UNITY — Town officials expect to receive the deed to the old high school this week, marking the end of an extended search for a new Town Office.

Selectmen plan to demolish the existing building and build a structure on the 1.5-acre property over the coming months, Selectman Chris Rossignol said.

“We’re hoping to be in the building before this coming fall,” he said.

Once the deed is in hand, Rossignol said, town officials will begin the work of gathering design proposals and cost estimates for the project.

Rossignol said the town also has to decide how to finance the project.

After an extended period of research, he said, a town committee tasked with siting a new Town Office “wasn’t having much luck finding property that seemed to fit what the town was looking for.”

The property, which is between Unity Elementary School and the Down East Credit Union on School Street, was given to the town by School Administrative District 3, which consists of the towns of Brooks, Freedom, Jackson, Knox, Liberty, Monroe, Montville, Thorndike, Troy, Unity and Waldo.

The school district’s board of directors approved the deal by unanimous vote Monday, Superintendent Heather Perry said.

Perry said the district moved its central offices out of the building in 2009, when handicapped-accessibility issues prevented its continued use.

The district’s administrative offices are now in Unity Elementary School, which also has hosted the Town Office since October 2011.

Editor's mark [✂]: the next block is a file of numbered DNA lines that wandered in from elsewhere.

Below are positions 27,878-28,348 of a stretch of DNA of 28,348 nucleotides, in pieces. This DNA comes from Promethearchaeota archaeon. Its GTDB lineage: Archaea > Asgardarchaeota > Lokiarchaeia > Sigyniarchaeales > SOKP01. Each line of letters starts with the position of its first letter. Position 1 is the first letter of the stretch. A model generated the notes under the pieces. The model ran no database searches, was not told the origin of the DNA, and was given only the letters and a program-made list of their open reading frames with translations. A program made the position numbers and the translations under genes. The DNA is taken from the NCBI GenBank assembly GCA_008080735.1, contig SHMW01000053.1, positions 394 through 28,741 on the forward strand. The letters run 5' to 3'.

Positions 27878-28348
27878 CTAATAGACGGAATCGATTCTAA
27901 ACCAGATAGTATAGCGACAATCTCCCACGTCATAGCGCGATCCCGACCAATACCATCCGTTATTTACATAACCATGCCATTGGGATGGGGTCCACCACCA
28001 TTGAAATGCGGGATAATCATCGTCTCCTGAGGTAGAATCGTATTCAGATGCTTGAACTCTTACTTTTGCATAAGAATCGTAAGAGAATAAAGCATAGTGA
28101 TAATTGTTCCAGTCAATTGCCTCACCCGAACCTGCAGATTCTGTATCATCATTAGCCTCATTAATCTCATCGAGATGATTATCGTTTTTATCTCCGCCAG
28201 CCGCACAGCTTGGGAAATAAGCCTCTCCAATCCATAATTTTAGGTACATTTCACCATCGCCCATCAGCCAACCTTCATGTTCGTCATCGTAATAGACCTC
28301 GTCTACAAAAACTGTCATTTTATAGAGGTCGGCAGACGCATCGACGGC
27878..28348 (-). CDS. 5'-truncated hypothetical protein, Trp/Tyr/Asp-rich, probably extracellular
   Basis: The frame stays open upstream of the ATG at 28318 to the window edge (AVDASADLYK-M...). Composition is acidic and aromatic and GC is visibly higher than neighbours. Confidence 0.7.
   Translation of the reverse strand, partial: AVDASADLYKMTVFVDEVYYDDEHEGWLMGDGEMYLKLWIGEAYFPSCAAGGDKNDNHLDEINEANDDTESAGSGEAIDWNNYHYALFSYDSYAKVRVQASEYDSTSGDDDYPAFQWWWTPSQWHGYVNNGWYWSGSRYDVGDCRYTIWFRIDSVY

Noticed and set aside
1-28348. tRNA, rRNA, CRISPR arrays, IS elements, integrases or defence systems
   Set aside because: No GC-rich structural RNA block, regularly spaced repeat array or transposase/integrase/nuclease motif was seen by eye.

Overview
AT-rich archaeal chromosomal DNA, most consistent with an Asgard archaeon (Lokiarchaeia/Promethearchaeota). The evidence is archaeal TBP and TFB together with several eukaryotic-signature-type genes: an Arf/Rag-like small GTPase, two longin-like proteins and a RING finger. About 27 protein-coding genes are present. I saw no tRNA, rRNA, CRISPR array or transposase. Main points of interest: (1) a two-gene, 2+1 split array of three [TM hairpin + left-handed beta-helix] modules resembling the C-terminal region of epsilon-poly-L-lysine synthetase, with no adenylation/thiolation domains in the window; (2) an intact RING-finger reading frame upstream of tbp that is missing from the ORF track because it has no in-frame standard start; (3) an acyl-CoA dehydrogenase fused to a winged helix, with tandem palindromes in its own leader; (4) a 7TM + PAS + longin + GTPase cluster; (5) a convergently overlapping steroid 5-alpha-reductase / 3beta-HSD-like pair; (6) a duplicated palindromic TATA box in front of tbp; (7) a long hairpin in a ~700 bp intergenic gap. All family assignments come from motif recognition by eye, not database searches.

Once the Town Office is moved out of the elementary school, Perry said, the space will be used to store files that are in the old high school.

In June, town voters approved the concept of acquiring the property and building on it. It is an appealing location, Rossignol said, because it is centrally located and won’t affect property tax revenue, as it is not on the tax rolls.

He said the deal is also advantageous to the school district because the vacant, aging structure represented a liability that would have to be torn down at some point.

“Hopefully, we can find a salvage company that will make some use of it,” he said.

Perry said that the deal is a “great collaboration” between the town and the school district, which otherwise would have had to pay money to demolish the former high school.

For 16 years, the Town Office was at Clifford Common at an annual cost of $1, under a 99-year-lease established by philanthropist Bert Clifford. When the property changed hands, it was discovered that the lease had not been filed properly, and the new owner, Johnson Property Management, decided to charge the town rent instead of maintaining the $1-per-year agreement.

Rather than pay rent, the town moved into the elementary school.

In March 2012, voters rejected a proposal to build a Town Office on town-owned property near the fire station, at a cost of $420,000.

Matt Hongoltz-Hetling — 861-9287
[email protected]

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